Another player expected to figure prominently in Pitt’s plans this season is junior Durand Johnson, who was a key reserve in 2013-14 before he was lost for the season to a torn ACL suffered in a home loss to Virginia on January 11. The annual Blue-Gold Scrimmage was held Sunday afternoon, and the exhibition was also Johnson’s first live action since suffering that injury.

Johnson played 28 minutes for the Blue team, which fell to the Gold by the final score of 56-48, accounting for seven points on 3-for-7 shooting from the field. Last season Johnson averaged 8.8 points and 3.0 rebounds per game, shooting 40.5% from the field and nearly 34 percent from beyond the arc. He’ll have more opportunities to score this season, and Johnson will need to take advantage if the Panthers are to have a successful campaign.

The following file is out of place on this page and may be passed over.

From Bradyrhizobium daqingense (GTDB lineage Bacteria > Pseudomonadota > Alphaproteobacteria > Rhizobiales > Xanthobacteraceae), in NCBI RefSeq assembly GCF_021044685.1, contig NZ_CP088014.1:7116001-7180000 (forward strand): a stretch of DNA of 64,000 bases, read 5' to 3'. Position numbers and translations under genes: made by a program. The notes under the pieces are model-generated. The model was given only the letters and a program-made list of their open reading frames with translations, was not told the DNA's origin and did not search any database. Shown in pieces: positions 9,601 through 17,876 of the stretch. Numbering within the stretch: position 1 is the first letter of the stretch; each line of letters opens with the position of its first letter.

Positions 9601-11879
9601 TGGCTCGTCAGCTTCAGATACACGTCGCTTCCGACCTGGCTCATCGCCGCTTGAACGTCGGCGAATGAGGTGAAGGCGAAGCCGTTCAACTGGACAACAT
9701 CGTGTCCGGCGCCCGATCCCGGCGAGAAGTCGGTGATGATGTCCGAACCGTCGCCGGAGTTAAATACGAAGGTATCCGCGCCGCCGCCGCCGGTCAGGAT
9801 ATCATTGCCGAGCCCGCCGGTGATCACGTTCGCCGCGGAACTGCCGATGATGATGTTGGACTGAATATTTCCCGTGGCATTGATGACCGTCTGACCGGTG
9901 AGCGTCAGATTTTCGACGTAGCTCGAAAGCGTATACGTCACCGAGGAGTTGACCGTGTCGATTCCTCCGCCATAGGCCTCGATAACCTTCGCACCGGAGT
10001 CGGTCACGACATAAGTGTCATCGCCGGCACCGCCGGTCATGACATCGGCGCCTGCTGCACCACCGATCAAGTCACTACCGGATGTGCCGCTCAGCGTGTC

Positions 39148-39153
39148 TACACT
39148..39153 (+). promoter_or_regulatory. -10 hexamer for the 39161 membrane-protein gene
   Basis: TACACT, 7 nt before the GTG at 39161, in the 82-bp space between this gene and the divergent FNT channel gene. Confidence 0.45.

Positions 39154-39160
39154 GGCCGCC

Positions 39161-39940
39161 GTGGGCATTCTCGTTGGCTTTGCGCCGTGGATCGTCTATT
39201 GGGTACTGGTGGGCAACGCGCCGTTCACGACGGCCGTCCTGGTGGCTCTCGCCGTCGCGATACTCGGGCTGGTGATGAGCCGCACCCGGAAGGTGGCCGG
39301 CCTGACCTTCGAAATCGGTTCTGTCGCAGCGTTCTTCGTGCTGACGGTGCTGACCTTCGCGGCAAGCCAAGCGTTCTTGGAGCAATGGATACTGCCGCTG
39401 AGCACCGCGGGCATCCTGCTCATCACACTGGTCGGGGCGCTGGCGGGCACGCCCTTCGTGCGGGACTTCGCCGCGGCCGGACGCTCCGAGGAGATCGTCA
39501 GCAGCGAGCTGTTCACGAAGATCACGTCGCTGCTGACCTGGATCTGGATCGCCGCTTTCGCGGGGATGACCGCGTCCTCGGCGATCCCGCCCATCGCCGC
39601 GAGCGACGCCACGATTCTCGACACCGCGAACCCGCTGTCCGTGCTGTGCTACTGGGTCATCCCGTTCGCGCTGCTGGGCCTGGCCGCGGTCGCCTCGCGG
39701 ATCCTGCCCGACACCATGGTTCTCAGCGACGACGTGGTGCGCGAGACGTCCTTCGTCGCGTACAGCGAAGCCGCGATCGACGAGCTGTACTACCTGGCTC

Johnson is just one player in a position to step forward as a result of the departures of Patterson and Zanna and the temporary loss of Wright, and Sunday afternoon two other options put together solid afternoons.

Sophomore forward Michael Young, who played well during the team’s summer trip to the Bahamas, paced the Blue team with a game-high 20 points to go along with six rebounds. And junior center Joseph Uchebo was one of three Gold team members to score in double figures as he tallied 12 points and seven rebounds.

James Robinson led the way for the winners with 15 points and seven assists, and he didn’t commit a single turnover in 31 minutes of action.

Pitt’s Durand Johnson says his knee is back to 100 percent

Leave a comment

After missing the final 20 games of the 2013-2014 season, Pittsburgh junior forward Durand Johnson was back wearing his home white uniform on Thursday at the Panthers media day.